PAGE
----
It’s been a little while since I’ve posted my thoughts on any Clark Ashton Smith tales so I figured that today was as good a day as any to put that right. Before we kick off though, have a look at what was waiting for me when I got home last night…
The search is well and truly over, thanks to my Mum who is a lot better at finding books online than I am (and at a fraction of the price that I could find on Amazon) Proof then, I think, that Mum’s do know best. As you can probably tell, I’m pretty happy; I was prepared for it to take a lot longer to find a copy and now I can just settle down and enjoy the read instead (not having to squint at my phone). As before, I’ll be picking out the odd story here and there rather than reading/reviewing the whole book all at once. Some things are worth savouring I’m sure you will agree.
I’ve had a little look at Ashton Smith’s continent of Zothique so figured that this time I’d stay a little closer to home, albeit hundreds of years in the past and a fictional counterpart to a French region (but you know what I mean…). Averoigne it is then and the tale a baleful red comet and the terror that it brings…
‘The skies are haunted by that which it were madness to know; and strange abominations pass evermore between earth and moon and athwart the galaxies. Unnamable things have come to us in alien horror and will come again. And the evil of the stars is not as the evil of earth.’
While I wouldn’t say I’m that widely read in speculative fiction (I keep trying though!) I have read a fair bit of the stuff and I’ve never come across a ‘medieval horror sci-fi’ story until now. While the ‘twist’ in the tale is signposted a little too clearly to be an actual twist, Ashton Smith does everything else right and gives his readers a pretty damn chilling tale of a monster from beyond the stars prowling the medieval countryside and dark woods of Averoigne. It’s almost like the payoff is so well signposted (written as a magazine story, maybe it had to be?) that Ashton Smith decided to ramp up the atmosphere instead; it’s an approach that works as I could do nothing but watch with growing fear as the monster preys upon the unwitting. The death of Brother Gerome in particular is terrifying as it illustrates the stealthy evil of the creature (dropping some pretty big clues at the same time) along with just what it takes from its prey.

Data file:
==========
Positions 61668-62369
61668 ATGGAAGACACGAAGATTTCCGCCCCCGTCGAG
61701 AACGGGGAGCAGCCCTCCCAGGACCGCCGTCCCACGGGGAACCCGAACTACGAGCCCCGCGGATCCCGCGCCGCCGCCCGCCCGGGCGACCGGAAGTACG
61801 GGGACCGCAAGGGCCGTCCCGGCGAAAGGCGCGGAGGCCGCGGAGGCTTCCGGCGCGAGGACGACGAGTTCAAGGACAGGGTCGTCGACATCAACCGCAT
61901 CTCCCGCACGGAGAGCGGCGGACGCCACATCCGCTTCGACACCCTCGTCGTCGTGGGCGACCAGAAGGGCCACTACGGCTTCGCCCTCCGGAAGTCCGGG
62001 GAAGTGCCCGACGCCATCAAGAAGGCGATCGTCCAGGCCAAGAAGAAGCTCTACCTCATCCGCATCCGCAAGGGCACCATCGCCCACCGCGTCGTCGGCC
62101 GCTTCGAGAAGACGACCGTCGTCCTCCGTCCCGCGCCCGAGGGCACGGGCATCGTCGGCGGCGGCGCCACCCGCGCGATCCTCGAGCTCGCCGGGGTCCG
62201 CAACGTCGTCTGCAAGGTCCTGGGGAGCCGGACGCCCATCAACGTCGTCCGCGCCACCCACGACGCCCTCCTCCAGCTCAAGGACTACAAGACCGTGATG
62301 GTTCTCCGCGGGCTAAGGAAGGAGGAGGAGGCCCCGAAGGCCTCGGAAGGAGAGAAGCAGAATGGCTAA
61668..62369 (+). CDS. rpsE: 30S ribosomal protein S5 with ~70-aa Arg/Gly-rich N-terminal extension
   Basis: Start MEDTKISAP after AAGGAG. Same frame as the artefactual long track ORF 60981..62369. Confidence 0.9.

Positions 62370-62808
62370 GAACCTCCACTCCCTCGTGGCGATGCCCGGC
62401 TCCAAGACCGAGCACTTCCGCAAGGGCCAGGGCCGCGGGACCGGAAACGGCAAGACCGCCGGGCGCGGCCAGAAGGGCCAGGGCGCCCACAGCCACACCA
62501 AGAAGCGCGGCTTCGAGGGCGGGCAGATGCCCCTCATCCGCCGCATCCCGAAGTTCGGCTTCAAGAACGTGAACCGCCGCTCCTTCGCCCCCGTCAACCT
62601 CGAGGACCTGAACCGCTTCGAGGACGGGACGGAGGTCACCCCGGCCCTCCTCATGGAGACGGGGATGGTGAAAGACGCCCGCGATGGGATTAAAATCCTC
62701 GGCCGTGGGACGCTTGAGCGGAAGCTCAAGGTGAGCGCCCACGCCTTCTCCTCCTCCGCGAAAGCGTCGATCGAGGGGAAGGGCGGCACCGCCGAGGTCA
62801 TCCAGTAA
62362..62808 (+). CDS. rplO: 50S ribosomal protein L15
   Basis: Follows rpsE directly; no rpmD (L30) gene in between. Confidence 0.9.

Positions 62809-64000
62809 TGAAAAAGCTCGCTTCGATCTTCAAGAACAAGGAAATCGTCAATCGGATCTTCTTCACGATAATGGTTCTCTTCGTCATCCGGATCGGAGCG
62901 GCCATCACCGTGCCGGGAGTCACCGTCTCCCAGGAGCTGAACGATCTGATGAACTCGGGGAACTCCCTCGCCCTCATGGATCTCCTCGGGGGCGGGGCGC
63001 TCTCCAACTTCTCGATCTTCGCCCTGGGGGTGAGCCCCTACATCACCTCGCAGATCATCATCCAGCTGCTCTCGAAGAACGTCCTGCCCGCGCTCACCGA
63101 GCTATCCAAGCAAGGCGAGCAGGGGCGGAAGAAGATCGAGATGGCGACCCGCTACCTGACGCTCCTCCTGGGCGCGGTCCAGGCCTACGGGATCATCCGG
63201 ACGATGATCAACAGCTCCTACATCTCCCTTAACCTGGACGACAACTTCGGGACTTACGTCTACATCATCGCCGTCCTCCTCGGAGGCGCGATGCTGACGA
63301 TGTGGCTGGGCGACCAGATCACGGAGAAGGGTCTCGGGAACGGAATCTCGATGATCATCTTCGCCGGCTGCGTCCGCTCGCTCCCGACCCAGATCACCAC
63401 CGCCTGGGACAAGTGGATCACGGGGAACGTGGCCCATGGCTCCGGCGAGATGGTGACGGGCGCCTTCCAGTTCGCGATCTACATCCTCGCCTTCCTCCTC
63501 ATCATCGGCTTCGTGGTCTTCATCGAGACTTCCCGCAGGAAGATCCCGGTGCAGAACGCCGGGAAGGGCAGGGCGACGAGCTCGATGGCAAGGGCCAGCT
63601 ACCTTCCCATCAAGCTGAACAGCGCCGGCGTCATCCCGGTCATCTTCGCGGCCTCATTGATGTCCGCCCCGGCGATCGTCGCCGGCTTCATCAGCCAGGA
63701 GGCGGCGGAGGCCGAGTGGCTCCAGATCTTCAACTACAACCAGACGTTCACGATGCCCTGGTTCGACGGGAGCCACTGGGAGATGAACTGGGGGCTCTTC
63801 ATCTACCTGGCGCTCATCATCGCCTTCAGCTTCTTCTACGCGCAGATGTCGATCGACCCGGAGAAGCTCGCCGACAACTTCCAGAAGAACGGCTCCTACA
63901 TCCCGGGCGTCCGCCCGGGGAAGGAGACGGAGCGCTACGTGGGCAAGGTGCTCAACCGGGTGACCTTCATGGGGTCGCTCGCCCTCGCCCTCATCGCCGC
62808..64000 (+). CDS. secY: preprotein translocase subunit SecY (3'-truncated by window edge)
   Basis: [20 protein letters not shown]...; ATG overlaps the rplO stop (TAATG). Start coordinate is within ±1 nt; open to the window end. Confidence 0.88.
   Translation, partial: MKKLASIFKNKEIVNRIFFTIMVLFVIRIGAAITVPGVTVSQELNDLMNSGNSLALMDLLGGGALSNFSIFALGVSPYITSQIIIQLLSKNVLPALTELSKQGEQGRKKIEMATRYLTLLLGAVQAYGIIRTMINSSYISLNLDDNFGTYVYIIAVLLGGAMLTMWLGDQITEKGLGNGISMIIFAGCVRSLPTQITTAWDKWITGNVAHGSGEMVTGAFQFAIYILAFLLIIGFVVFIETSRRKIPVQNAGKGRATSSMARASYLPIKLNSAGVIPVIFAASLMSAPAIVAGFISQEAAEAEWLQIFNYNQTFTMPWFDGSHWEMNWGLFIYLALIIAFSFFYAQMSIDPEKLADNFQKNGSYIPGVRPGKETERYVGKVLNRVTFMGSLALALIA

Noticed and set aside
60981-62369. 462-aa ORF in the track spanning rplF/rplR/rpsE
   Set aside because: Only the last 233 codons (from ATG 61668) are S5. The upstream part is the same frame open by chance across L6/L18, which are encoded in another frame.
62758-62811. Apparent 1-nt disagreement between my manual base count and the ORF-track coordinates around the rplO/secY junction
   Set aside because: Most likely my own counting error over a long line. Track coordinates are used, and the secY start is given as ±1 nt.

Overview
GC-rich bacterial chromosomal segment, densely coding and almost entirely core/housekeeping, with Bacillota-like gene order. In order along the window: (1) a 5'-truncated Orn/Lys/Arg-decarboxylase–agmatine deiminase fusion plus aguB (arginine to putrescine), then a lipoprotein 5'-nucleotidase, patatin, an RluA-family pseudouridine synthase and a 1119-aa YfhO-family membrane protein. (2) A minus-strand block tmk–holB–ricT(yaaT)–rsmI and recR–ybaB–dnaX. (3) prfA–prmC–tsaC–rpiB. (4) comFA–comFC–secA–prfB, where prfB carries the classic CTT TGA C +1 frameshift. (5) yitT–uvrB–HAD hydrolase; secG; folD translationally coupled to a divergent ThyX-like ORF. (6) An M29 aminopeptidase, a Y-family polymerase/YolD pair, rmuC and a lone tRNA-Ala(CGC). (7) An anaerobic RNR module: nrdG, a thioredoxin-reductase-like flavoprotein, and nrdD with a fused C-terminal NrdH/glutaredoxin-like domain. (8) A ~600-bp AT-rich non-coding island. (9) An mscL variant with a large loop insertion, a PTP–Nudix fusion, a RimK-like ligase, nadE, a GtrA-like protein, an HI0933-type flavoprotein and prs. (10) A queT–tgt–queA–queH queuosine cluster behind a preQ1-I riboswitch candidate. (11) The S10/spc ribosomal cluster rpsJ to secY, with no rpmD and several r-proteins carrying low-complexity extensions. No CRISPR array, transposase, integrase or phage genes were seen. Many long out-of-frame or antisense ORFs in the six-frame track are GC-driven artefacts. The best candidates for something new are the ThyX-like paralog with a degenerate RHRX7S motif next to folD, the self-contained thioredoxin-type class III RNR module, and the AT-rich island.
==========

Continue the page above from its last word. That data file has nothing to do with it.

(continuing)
Luc le Chaudronnier, sometime astrologer and sorcerer, is the only man who can defeat this menace and it’s a measure of the grim and dark nature of Ashton Smith’s setting that he can only do by loosing a potentially greater evil on the world. Sometimes you can only fight evil with evil it would seem and the perils of a demon bound only by its promise are made clear here.
This is a world then where good men can be easily corrupted, a world where cosmic evil can cause havoc without really even realising. An uncaring world then, just the right setting for a tale like this. I’ll be spending a lot more time in Averoigne I think, just very glad that I don’t live there.